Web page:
Phylum: Magnoliophyta - Class: Equisetopsida - Order: Fabales - Family: Fabaceae
Black Medick is an annual or short-lived perennial plant of wasteland and cultivation. In many ways it resembles other members of the family fabaceae, and in particular Hop Trefoil/Field Clover Trifolium campestre.
This plant has trefoil leaves each with a tiny point at the tip - see picture below:
This feature helps differentiate Black Medick from the less hairy Hop Trefoil whose leaves have rounded tips without a 'spike'.
The individual flowers are 2-3mm across. Black Medick has tiny yellow florets with up to fifty flowers in each head. Its growing form is mainly prostrate, but at maturity stems may become more erect and can reach a height of 50cm and occasionally 80cm.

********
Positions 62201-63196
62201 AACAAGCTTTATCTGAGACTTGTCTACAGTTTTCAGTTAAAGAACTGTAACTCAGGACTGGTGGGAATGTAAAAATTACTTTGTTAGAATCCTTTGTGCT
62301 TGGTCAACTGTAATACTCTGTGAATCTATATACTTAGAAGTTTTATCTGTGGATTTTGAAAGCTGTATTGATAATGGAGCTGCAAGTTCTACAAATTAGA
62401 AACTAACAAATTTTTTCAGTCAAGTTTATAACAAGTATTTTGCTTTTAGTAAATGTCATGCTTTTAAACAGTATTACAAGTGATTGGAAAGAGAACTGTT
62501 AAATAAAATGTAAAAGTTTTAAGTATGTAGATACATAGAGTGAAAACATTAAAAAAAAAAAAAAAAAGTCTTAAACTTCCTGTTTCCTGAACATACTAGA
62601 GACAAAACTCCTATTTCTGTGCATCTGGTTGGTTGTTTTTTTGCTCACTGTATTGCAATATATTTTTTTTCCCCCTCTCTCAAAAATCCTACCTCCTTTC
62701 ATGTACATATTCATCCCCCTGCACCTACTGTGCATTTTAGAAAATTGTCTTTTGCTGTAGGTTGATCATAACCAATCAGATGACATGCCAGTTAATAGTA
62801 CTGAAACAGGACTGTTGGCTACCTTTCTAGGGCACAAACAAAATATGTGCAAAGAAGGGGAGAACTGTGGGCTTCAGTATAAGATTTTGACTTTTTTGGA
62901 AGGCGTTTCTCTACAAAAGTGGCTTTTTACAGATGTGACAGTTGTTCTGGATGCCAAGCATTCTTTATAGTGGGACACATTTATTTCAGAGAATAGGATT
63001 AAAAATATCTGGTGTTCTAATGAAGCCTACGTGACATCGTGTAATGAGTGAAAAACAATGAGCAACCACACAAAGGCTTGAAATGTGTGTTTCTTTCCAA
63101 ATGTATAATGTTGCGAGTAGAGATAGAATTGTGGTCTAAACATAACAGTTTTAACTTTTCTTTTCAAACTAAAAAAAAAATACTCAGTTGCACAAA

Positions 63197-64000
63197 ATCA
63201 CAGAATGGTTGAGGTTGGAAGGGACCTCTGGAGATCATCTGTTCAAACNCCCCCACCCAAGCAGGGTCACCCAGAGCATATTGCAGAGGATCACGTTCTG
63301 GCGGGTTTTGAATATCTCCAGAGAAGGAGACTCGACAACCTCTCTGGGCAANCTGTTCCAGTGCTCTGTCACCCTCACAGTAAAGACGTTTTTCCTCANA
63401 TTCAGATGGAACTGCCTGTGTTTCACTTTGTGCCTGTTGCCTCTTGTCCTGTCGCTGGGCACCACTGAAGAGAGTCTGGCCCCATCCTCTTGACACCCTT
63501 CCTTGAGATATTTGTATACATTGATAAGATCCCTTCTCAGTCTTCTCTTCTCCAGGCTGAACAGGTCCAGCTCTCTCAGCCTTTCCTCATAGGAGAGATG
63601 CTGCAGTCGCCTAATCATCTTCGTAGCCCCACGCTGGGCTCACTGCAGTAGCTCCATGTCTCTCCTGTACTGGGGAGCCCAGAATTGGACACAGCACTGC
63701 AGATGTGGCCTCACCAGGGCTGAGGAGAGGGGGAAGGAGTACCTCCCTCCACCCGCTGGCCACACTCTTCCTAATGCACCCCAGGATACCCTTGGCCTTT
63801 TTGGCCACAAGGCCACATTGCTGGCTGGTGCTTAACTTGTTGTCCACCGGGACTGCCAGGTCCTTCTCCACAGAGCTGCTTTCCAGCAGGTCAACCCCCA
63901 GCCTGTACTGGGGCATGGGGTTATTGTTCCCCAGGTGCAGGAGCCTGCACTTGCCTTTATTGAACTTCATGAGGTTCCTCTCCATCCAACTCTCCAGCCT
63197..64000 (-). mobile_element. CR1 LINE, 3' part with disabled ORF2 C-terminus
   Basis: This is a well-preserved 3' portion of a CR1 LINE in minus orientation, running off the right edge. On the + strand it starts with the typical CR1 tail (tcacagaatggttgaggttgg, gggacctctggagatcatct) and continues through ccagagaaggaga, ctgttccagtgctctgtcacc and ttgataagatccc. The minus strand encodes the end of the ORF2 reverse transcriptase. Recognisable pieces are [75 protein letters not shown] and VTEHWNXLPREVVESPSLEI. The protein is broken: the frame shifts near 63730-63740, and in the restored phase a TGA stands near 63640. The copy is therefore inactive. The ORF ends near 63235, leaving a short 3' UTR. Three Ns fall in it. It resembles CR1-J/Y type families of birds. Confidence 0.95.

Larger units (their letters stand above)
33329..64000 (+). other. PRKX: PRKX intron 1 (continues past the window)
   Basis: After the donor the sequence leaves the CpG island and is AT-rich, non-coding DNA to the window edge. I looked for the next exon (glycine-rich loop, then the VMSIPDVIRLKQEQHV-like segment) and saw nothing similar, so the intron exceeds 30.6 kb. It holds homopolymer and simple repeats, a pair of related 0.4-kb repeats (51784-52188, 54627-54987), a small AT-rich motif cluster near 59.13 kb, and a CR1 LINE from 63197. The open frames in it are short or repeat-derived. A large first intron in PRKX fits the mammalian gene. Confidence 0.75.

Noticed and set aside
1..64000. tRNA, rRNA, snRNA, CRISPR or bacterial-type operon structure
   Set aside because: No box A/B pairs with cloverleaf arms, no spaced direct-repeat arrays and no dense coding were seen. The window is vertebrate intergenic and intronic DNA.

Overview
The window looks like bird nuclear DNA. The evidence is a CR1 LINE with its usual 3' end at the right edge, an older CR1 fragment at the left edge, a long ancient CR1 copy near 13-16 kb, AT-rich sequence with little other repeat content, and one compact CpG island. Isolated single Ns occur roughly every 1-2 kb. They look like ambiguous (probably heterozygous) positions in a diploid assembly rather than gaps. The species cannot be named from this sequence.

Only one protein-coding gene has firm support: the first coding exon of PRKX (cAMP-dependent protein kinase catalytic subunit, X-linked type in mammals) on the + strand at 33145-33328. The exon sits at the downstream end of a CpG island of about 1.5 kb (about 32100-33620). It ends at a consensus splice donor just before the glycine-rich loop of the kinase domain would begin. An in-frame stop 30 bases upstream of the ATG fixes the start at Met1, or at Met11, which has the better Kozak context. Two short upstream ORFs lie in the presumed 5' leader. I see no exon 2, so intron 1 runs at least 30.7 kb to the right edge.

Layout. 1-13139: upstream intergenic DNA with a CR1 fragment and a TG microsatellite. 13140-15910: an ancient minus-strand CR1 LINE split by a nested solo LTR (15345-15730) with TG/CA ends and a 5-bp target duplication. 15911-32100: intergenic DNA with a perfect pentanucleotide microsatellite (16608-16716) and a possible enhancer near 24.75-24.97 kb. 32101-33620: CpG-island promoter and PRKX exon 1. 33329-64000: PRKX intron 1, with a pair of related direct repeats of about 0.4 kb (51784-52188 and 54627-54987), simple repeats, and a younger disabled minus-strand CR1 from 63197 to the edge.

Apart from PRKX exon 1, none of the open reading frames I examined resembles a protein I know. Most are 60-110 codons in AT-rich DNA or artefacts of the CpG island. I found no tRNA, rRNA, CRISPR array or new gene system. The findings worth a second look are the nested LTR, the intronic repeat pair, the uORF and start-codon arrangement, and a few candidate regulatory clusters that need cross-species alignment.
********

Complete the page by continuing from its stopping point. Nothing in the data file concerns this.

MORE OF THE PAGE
Black Medick is often found on roadside verges, field margins and well-trodden paths beside rivers and lakes.
Medicago lupulina is widespread and common throughout the UK and Ireland except in the far north, and it is fairly common throughout most of Europe. The plant is sometimes cultivated, particularly in the Mediterranean region where it also occurs, as a source of animal fodder.
The genus name Medicago refers to the region of Iran known as Media, where this plant was thought to have originated. The specific epithet lupulina means 'wolf-like' - a reference to the floweris of the hop Humulus lupulus, which its inflorescence resembles.
The 'Black' in the common name refers to the colour of the seeds.
In Britain and Ireland Black Medick can be seen blooming from April right through to October.
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